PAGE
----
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All learning is done by means of the functioning mind and body as “the central instrumentality upon which all learning depends”. When this system works reliably, children will master skills relatively easily, and make continuing progress throughout their school years. Yet this system works unreliably in most children and, without an understanding of its design and control, many elements of learning are haphazard and left to chance.

Understanding how the body is designed to produce action makes it possible to gain greater control and mastery over the process of learning skills by, first, giving us a more accurate and developed kinesthetic measure for assessing the performance of actions and, second, enabling us to learn in a more organized and rational way based on an understanding of ends and means.

A key objective of the Institute is to develop more effective teaching methods and to provide educators with a means of re-evaluating existing methods, based on an understanding of how mind and body function holistically in activity. This includes exploring one’s habitual ways of doing and thinking, articulating principles that can help children and adults alike overcome learning difficulties, and helping the child achieve his or her full potential by learning to break skills down into manageable elements, removing harmful habits, and gaining mastery over the central element of learning: oneself.

To that end, here we discuss an emblematic case of skill, that of the student of piano.

The Thinking Pianist 


Let us turn now to the case of a piano student who is trying to learn a complex piece and has become frustrated at being unable to master the difficult passages. When confronted by such technical problems, the student determines to practice harder by playing the difficult passages over and over, trying to get his fingers to perform the agile movements required. Closer observation of the student’s playing, however, reveals that he is playing sloppily and unevenly over the difficult passages, and that his actions are slightly rushed. Not having taken the time to think the passages through carefully, the student is essentially practicing his bad habits. In the process of pushing himself to play the notes, he is actually preventing himself from thinking clearly about what he is trying to do and is unable to execute his intentions.

The first step in helping the student overcome his difficulties is to break the cycle of struggling with technique and practicing errors, by getting him to step away from the piano and to give up trying to perform the passages correctly. With the help of a skilled teacher, he must then approach the instrument with an improved coordination, or reduced state of tension, and then see if he can play without indulging in his harmful habits. If, for instance, the student tenses his shoulders and tightens his neck to play, he must see if he can raise his arm to the piano without making these unnecessary actions. At first, he will not be able to control this tendency, because his actions are so instinctive and unconscious that he is unaware that he uses too much tension to play, and he reacts uncontrollably when he thinks of raising his arm to the piano. As his condition improves, however, he will be able to kinesthetically identify the tension as it occurs, which in turn will give him an increased control over the act of using his arms at the piano.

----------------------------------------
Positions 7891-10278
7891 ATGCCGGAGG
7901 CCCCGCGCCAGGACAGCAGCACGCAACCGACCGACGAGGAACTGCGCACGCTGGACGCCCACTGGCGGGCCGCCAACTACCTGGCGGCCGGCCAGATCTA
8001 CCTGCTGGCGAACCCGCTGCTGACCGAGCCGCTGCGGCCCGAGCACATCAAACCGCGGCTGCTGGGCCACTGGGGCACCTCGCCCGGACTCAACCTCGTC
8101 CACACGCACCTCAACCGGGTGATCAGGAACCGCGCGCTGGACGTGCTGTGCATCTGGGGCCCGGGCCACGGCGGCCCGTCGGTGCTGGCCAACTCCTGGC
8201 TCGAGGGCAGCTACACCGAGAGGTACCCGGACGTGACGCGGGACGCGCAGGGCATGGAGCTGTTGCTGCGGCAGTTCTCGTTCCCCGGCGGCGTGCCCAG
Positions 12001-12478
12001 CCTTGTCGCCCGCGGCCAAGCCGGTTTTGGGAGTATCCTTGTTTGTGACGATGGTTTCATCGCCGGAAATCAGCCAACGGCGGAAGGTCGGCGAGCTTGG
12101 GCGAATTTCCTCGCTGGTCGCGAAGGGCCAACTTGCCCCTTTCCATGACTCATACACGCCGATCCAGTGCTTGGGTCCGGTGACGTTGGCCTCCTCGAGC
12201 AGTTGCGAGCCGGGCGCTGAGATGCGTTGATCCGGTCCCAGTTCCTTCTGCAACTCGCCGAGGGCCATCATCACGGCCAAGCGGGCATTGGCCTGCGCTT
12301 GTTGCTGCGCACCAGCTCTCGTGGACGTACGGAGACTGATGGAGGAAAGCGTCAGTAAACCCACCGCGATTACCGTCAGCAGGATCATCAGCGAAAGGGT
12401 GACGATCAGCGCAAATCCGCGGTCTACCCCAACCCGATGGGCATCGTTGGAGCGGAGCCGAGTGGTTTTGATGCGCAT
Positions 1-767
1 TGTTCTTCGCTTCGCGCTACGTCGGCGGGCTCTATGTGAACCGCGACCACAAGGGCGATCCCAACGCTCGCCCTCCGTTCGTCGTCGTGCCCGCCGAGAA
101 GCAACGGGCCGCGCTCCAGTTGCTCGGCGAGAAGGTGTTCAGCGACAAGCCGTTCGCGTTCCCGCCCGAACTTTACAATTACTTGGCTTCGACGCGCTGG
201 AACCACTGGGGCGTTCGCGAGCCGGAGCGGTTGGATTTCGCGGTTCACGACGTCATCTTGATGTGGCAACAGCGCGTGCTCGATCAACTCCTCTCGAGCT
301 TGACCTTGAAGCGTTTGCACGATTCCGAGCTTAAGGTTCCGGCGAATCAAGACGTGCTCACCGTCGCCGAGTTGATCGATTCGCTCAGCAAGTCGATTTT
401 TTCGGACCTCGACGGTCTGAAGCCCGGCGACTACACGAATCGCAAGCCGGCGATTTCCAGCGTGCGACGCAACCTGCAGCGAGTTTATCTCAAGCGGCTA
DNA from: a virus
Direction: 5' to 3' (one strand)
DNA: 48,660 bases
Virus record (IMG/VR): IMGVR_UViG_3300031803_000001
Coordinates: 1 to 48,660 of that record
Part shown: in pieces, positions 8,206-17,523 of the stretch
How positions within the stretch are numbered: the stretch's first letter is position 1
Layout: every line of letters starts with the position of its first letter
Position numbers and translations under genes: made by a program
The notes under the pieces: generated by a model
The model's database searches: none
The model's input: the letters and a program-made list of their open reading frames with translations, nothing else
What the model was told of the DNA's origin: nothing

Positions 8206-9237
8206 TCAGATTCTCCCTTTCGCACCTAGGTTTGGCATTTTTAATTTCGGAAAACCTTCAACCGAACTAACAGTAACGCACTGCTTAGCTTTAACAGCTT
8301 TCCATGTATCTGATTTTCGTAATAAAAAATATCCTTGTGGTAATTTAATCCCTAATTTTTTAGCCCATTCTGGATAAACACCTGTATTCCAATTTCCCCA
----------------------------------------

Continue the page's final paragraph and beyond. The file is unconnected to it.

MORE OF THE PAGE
The next step is to help the student play a simple phrase, on only one hand, while maintaining this improved coordination and reduced level of effort. Before attempting to play the passage, the student must become completely clear on what he is doing by defining precisely what notes he must play, the exact sequence, and the fingering. First he must do this away from the piano, then at the piano at an extremely slow tempo, so that, instead of achieving the goal of playing the section quickly, he is giving himself an extremely simple goal and executing it with perfect control, precision, and clarity. Even when he has mastered this step, he must resist the temptation of seeing if he can play the passage more quickly, and stay true to the process the teacher is giving him.


The main difficulty for the student, at this stage, is in realizing what it means to clarify or think through what he is doing. When we are learning a piece of music, we think that if we have memorized it and can play it through, we know the notes. But when we are asked to perform something in a way contrary to our habit—by executing the action without our usual tension or at an extremely slow tempo—we realize how little we really understand what we are trying to do. In order to truly understand the notes, the pianist must clearly and precisely define to himself not simply what notes he is trying to play, but how each one follows the previous one. He must examine, in painstaking detail, the notes in the passage until he is completely clear on the challenge in front of him, until the passage becomes so straightforward, so simple, that playing it slowly is no more difficult than simply raising his arm to the piano.